Kotschy, Rainer (Harvard University)
Sunde, Uwe (LMU Munich)
This paper presents new evidence on how demography affects democratic attitudes in Western democracies. Using individual survey responses, the empirical analysis disentangles age from cohort patterns and other contemporaneous economic and political influences that shape democratic attitudes. The results reveal that support for democracy increases with age and is lower for more recent birth cohorts. These patterns are more pronounced in Western democracies than in the former Eastern bloc and in other countries around the world. Additional findings document that demography’s effect partly captures heterogeneity in experiences with democracy, and that socioeconomic factors impact democratic attitudes.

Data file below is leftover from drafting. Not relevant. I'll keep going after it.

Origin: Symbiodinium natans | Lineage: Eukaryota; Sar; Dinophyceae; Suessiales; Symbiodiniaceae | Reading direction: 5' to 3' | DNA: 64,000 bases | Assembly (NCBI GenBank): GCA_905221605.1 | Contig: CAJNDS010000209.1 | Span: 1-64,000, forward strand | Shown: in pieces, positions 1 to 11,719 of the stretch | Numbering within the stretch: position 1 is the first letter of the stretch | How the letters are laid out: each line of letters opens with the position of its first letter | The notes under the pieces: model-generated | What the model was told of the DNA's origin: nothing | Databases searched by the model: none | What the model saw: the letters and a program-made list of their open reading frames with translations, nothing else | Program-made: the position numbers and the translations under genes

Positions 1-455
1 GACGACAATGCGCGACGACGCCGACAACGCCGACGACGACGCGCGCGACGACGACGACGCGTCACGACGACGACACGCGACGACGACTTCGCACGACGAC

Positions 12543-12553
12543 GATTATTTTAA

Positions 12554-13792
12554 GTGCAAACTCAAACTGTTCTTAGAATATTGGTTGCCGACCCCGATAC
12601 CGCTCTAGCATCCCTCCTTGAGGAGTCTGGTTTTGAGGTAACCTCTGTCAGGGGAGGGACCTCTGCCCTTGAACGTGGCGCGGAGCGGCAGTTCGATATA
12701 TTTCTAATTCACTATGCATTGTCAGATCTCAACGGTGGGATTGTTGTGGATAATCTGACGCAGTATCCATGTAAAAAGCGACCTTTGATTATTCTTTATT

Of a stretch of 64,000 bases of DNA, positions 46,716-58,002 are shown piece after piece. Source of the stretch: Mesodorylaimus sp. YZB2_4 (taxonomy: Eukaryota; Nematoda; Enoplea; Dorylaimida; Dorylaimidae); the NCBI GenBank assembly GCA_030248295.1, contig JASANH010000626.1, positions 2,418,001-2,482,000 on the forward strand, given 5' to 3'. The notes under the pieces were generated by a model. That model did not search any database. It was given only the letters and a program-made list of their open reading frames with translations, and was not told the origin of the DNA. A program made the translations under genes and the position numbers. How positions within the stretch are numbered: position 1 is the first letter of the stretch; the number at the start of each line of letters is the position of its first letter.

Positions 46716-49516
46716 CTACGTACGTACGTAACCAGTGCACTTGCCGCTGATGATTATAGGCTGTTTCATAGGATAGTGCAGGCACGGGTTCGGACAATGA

support for democracy; age-periods-cohort models; population aging; demographic composition; stability of democracy; modernization hypothesis
D72; O17; O43; P48